looking at what obligations the state are under to ensure the right to life is
not breached, positive obligations can only arise when authorities knew or
ought to have known of the existence of real and immediate risk of the life of
individuals. This was established in the case of Osman v UK14. In
this case Mr. Osman was killed by a teacher whom had become obsessed with his
son as he taught at the same school. The family and school had told the police
about the stalking, the police arrived at the defendant’s house with the
intention of arresting him however found he was absent. The defendant later
appeared at Mr. Osman’s home and shot him dead and seriously wounded his son.
The applicants complained that the authorities had failed to protect their
lives, a breach of article 2 of the ECHR. This case allowed the ECHR to come up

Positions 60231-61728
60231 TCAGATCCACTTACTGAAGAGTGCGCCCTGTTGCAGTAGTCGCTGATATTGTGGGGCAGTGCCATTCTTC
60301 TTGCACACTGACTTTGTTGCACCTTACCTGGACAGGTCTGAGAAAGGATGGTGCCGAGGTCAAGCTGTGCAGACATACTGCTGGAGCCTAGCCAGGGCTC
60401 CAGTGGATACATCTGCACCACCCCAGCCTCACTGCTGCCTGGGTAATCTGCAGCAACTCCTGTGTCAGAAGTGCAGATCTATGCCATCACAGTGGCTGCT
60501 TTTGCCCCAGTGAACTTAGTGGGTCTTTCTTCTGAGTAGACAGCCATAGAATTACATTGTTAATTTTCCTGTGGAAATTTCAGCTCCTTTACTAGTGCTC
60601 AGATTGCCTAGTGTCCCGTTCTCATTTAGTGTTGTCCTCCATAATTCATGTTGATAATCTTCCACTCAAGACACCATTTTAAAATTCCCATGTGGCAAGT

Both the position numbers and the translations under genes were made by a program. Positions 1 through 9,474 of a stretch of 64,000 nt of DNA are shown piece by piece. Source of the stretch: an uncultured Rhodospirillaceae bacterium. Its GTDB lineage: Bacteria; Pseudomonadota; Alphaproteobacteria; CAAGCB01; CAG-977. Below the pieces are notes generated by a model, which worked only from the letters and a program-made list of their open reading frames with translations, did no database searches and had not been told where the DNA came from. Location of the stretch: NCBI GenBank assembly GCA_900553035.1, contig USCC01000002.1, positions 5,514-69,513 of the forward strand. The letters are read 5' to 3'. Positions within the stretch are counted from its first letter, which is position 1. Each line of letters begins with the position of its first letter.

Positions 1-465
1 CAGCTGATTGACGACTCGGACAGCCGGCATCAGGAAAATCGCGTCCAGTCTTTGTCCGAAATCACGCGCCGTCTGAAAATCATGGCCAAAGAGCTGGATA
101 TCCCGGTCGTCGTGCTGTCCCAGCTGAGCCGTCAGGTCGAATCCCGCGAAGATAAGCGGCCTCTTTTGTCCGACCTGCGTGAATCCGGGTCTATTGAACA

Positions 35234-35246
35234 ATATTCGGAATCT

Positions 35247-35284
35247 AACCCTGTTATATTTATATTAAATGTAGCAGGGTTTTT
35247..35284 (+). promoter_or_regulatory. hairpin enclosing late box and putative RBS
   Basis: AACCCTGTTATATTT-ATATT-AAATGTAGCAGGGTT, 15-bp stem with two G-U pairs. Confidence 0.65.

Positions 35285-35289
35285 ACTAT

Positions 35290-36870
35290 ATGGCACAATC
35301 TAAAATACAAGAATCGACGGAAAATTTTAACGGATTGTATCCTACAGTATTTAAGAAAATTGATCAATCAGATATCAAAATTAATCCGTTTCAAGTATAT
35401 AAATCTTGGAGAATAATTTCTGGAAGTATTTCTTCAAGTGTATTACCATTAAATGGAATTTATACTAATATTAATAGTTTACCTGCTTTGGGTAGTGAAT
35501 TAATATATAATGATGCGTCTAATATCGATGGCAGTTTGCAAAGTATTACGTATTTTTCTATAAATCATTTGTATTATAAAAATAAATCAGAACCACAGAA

with a test for when the state is under a positive obligation or not.

 

‘The test as to whether a violation had
occurred in such situations was whether the authorities knew or ought to have
been aware of a real and immediate risk to the life of an identified individual
from the criminal acts of a third party yet failed to take measures within
their scope which, judged reasonably, might have been expected to avoid that
risk.’15

 

Negative obligations refer to when the state
avoids taking certain precautions that then end up infringing human rights. For
example, the negative obligation not to kill, not to record those who have
entered custody etc. Forced disappearances refer to states covering up violence
and killings that they have imposed. Therefore, the right to life still applies